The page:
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Examining concept development classroom interaction quality and children's developmental progress in state pre-K/Head Start programs using pre-K CLASS and LAP-3


Concept Development [CD] in the early years cannot be complete without teachers' support. However, limited research exists. This research aimed to assess CD classroom interactional quality and its relationship with other quality dimensions/domains and children's overall development using the data collected in State Pre-K/Head Start classrooms with Pre-K CLASS and LAP-3. Data collected from 171 classrooms underwent analysis with Python and SPSS. Pre-K CLASS scores showed that with the exception of one high-quality classroom, all other classrooms were categorized as either mid-quality or low-quality CD. Moreover, most teachers showed lower interactional quality not only in the CD dimension but also in the Quality of Feedback [QF] and Language Modeling [LM] dimensions of Instructional Support [IS], than in the dimensions of Emotional Support [ES] and Classroom Organization [CO] domains. The results indicated that CD, QF, and LM quality dimensions did not differ across the classrooms or districts. However, ES, CO, and IS domains differed significantly. While the observed differences for ES and CO were similar between the two districts, District 1 had higher mean IS scores than District 2. Furthermore, LAP-3 scores of 2514 children showed that 26.7 % of children scored below the expected level in cognitive development and 35.5 % scored below in language development by the end of the school year, with a higher proportion of male children falling in this category. Nonetheless, children attending State Pre-K/Head Start classrooms demonstrated an average gain of 4 months beyond their chronological age. The multi-level regression analysis of Pre-K CLASS and those LAP-3 scores showed no statistically significant relationship between interactional quality and children's developmental progress. Children in mid-quality CD classrooms showed slightly more progress in all areas of development, except in personal/social, compared to children in low-quality CD classrooms. Similarly, children in mid-quality IS classrooms outperformed those in low-quality IS classrooms in all LAP-3 areas except personal/social and pre-writing as well. In conclusion, the current research suggests that many teachers struggle not only to effectively provide high-quality CD teacher-child interactions but also high-quality IS teacher-child interactions in their classrooms. Comprehensive in-service training on CD and an alternative assessment tool that extends beyond the 72-month age limit are strongly recommended. This is important to ensure that teachers are equipped with the necessary skills and motivation to provide high-quality education to young children to prevent developmental delays in children. (author abstract)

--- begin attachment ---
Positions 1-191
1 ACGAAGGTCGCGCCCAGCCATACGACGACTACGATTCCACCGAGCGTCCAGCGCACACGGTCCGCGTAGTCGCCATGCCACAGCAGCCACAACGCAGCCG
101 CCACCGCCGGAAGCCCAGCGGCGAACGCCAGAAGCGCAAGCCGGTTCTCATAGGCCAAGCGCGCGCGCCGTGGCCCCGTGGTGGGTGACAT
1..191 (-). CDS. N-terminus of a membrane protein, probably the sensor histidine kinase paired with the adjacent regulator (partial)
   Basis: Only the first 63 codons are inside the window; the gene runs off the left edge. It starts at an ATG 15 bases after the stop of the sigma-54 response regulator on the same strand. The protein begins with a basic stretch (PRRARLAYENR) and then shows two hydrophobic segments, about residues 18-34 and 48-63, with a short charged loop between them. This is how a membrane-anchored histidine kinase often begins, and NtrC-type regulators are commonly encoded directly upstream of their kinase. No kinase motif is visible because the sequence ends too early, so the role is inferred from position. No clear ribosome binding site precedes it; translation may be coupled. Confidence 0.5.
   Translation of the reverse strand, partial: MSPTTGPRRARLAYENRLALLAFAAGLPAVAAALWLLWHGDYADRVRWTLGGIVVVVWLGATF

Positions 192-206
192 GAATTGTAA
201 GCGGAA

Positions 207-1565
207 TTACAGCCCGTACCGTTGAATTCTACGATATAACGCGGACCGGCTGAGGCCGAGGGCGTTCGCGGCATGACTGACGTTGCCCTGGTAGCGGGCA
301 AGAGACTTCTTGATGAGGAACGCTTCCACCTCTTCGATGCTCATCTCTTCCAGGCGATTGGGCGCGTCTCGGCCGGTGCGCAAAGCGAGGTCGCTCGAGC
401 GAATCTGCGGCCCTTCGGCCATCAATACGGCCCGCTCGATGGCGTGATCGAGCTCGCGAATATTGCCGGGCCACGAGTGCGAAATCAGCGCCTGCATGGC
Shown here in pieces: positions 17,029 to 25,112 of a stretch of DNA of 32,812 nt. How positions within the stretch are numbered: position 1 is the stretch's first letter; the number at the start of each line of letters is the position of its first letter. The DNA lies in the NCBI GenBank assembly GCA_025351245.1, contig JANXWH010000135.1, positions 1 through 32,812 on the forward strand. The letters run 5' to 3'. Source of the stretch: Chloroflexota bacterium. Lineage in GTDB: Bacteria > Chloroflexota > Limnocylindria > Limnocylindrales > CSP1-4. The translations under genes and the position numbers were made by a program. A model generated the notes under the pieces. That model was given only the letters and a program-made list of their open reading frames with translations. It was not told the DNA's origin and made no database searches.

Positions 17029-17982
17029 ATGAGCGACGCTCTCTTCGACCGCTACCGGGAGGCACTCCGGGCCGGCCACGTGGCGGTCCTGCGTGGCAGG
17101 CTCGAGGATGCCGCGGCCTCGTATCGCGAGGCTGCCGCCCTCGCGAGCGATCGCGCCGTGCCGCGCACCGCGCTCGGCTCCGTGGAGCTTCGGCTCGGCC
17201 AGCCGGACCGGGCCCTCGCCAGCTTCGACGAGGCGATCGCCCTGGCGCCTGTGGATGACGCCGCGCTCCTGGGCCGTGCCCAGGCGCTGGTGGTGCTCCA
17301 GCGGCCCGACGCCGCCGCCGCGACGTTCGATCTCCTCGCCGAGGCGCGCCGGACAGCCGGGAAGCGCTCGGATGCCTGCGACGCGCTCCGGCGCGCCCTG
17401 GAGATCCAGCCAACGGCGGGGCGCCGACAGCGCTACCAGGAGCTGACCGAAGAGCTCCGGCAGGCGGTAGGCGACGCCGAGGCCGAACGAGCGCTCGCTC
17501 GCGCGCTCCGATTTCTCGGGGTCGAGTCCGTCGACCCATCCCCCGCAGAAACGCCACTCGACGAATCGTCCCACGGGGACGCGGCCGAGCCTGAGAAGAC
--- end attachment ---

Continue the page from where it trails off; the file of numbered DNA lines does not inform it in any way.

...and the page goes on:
Resource Type:
Reports & Papers
United States
State(s)/Territories/Tribal Nation(s):

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